Real Meaning of Christmas

The hot topic in Vancouver is homelessness. Barely a day goes by without reference to the issue in the city’s news media. This is particularly so in the lead-up to Christmas which has seen the city’s heaviest snowfalls in 40 years accompanied by a prolonged cold snap with sub zero temperatures. BC is said to be the homeless capital of Canada. Hardly surprising considering the milder temperatures here which attract a general movement of people from east to west. Homeless people obviously can’t survive on the streets in temperatures ranging from -20 to -60.

This last week I’ve been made keenly aware of the plight of these people with sub zero temperatures ranging from -1 to -20 (wind chill factored in). My hands were so cold in the early morning waiting for the bus that I had to give up reading this metro newspaper and put my hands in my coat pocket. Last week while waiting for the bus after my nightshift my face and body ached in the wind-chill. I had to take refuge in a local store at the risk of missing the bus!


Not surprising then that the newly inaugurated mayor of Vancouver, Gregor Robertson, ran on the issue of homelessness and has pledged to end this blight once and for all by 2015. To tackle the problem he’s formed a Homeless Emergency Action Team (HEAT) and given the team 3 months to get the estimated 1000 homeless of the streets. This will hopefully prevent further deaths – dozens have died in the winter cold over the past 3 years according to some sources. Step 2 will be to provide permanent low cost housing which for mayor Robertson represents the long term solution.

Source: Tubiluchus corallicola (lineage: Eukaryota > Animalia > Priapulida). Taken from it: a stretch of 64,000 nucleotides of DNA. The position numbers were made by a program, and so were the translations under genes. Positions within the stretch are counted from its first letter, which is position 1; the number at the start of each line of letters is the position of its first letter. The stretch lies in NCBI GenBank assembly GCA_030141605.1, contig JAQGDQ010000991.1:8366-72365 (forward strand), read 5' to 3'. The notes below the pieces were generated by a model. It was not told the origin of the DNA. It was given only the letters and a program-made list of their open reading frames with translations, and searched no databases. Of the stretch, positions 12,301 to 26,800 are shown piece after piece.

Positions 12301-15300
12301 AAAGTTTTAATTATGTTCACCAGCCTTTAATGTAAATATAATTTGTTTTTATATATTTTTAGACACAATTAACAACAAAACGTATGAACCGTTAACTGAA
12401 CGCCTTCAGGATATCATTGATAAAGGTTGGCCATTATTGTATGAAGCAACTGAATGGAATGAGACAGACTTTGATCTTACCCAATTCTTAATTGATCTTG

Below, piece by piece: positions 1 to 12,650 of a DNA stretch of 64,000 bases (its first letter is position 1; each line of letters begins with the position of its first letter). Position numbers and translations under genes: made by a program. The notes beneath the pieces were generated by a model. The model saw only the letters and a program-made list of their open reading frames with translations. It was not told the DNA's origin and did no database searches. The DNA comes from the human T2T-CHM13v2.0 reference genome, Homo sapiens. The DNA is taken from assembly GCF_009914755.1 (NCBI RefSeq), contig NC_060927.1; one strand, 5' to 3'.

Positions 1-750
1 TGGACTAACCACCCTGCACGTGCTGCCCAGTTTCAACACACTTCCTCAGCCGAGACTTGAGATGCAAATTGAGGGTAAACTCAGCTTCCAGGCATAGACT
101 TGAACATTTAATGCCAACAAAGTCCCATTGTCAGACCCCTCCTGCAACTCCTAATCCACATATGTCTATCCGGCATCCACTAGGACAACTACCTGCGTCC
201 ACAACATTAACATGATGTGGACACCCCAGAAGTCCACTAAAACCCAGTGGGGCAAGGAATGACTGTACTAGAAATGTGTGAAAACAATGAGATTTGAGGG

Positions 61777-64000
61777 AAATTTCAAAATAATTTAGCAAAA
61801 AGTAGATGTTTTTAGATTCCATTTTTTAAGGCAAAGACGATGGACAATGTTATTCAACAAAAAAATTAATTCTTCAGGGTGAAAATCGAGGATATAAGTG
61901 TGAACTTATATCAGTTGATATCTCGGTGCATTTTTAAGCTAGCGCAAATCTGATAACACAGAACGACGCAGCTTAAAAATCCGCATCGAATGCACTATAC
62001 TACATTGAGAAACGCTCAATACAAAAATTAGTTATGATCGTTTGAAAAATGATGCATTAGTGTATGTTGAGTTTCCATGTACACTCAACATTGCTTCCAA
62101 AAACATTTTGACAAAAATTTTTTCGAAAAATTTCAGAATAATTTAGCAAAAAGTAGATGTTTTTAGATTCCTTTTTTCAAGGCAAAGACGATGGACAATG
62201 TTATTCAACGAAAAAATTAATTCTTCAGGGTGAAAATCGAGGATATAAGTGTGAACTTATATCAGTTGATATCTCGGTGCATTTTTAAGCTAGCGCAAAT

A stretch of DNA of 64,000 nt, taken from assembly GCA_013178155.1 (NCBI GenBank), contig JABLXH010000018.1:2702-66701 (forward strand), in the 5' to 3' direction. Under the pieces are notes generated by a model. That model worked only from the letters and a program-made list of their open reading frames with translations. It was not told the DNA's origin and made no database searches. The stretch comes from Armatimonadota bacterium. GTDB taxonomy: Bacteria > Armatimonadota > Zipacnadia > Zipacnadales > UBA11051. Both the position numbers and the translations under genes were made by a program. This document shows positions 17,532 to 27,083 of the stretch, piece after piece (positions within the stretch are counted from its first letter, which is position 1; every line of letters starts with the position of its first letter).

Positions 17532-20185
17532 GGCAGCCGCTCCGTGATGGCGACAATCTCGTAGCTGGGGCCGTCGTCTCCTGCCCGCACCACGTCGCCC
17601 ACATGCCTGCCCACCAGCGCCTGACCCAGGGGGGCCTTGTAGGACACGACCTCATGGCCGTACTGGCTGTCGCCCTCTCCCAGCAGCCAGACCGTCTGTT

As Christmas approaches the church has become a centerpiece in the HEAT strategy, a plan involving city, church and state. All three have contributed $10,000. The city provides the land and buildings, the province provides the operational side of the shelters while the church acts as the bridge, opening its doors to get people off the streets now.


Reverend Rick Matthews is the pastor of First United Church located in Vancouver’s notorious “Downtown Eastside”. He’s opened the church doors to the city’s homeless enabling 150 people to take refuge each night. According to Rev Matthews in this front page piece in The Province the issues are mental illness and addiction. The core problem he says is “alienation from family, community, from the self”.

For Rev Matthews the long term solution lies in community. While cash donations are always needed the church is seeking volunteers to connect with the Downtown Eastside community. “The best way to meet the needs of the marginalised is to be a community without margins” he says. With Christmas approaching he says he is aware its true meaning and how that reflects on his mission: “The setting of a stable and the powerlessless of a baby, people can feel that”. There is always room at the Inn.


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